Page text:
Since April 2019, Balbir has been a member of the leadership team working on Android at BMW, with a focus on digital ecosystems, helping the motor manufacturer on its “pathway to digitalisation.”
She says the switch to the automotive sector after spells in gaming, IT and telecoms has been fascinating. “It is in such a unique place at the moment. There are so many changes going on which the industry has to digest and compute, and it is affecting us in massive ways.” These changes span areas such as the environment, digitisation and regulation.
“I’ve been at BMW one and a half years. And all I have learned is that I still have more to learn,” says Blugan. She cites a colleague who has also worked in multiple verticals, who told her that cars were the most complex consumer product he had ever worked on. “I start to understand that more and more,” she says. “There’s going to be so many changes in how we use our mobility services, and it’s really an opportunity to impact that – and to me that is incredibly exciting.”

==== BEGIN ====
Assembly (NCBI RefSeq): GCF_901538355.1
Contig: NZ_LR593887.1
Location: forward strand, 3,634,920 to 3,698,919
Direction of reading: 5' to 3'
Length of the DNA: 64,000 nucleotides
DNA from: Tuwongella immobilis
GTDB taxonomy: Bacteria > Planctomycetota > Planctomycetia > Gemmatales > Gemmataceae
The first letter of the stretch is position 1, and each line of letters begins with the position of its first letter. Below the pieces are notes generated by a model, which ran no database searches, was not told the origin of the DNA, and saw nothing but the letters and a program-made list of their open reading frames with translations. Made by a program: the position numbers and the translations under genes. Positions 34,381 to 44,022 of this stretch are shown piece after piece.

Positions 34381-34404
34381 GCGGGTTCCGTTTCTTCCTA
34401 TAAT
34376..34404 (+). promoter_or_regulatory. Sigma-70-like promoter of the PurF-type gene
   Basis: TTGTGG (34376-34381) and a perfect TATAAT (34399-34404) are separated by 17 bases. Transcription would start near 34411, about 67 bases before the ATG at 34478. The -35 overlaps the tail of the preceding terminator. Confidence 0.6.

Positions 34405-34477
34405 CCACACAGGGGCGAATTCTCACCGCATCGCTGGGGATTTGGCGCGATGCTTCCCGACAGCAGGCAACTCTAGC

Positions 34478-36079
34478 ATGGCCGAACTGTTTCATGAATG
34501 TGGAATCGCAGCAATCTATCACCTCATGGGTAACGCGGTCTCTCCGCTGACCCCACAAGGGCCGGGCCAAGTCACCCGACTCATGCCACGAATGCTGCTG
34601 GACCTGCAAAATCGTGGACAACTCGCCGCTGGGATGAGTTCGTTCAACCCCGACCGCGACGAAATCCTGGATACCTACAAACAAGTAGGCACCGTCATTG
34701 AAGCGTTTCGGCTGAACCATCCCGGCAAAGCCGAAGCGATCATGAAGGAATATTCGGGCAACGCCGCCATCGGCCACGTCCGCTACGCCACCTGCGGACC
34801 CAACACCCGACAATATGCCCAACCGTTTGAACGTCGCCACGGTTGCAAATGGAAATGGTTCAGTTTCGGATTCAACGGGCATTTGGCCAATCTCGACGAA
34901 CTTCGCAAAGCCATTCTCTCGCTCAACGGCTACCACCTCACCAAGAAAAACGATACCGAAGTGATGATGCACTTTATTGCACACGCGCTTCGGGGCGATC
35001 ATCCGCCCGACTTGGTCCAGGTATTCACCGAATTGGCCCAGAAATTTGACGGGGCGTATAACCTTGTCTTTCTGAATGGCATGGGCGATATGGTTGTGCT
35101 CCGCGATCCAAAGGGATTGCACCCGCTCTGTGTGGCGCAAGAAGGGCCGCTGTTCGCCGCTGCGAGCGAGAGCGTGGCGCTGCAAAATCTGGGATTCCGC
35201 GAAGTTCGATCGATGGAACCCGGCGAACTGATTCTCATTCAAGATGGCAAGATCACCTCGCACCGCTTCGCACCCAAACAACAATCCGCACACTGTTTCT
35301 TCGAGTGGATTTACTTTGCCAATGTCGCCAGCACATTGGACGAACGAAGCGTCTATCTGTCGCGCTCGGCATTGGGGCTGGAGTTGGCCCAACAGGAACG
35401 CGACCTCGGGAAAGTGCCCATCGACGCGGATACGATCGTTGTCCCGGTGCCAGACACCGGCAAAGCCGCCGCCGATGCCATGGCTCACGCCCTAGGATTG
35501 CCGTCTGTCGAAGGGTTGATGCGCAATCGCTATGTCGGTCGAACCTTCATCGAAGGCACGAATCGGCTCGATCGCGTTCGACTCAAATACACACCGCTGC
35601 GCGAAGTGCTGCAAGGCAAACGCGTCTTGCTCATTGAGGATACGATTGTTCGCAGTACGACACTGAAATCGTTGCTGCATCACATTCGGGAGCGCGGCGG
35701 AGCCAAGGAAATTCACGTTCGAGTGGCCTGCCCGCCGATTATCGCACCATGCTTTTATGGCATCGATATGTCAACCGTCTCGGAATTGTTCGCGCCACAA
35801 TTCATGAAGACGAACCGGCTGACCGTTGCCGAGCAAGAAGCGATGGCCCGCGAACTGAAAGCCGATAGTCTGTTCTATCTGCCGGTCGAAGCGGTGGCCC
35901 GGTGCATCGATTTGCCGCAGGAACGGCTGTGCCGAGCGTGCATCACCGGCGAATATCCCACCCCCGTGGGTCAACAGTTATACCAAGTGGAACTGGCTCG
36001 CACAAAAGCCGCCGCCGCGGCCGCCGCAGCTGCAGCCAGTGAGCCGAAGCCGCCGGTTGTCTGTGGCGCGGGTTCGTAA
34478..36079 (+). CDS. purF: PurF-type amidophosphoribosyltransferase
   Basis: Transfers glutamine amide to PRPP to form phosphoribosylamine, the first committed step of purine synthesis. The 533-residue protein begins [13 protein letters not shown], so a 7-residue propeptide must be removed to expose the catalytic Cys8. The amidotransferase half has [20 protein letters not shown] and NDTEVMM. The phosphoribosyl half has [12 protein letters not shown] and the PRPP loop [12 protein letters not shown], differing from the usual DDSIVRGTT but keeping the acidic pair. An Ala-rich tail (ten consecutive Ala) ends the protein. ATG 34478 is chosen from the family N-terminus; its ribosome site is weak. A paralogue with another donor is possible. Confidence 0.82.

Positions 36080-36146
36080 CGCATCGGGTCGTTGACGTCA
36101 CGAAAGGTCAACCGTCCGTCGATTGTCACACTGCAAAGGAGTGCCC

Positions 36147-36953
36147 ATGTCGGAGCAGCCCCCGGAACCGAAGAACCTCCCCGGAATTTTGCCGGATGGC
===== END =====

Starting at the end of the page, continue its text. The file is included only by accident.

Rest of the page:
The digital experience and how it is integrated into the car, she notes, is important to BMW customers – and has been for many years. BMW, she says, was the first to deliver a “really interactive HMI [human machine interface] element” into its cars in 2001 with the iDrive for the 7 Series. Such innovation, Blugan adds, “is part of our heritage.”
“The time, thought and attention that all the development teams give to thinking about the user experience at BMW is outstanding.”
At BMW, Blugan’s role is to enable parts of the BMW organisation and third party suppliers to have the tools to make “really compelling customer features and services” for in car infotainment systems.
Doing so, of course, is not straightforward – change is managed extremely carefully as modern vehicles are so complex, and the Original Equipment Manufacturers (OEMs) that form the BMW supply chain are large and complex organisations.
Crucially, driver safety is a key consideration for all car manufacturers, so innovation must always meet stringent safety standards.
For BMW specifically, devices must also meet the needs of the brand and its customers. “We have a high end brand. It’s a luxury offering, so the touch and feel and physical aspects of driving will always be very important to our customers,” says Blugan.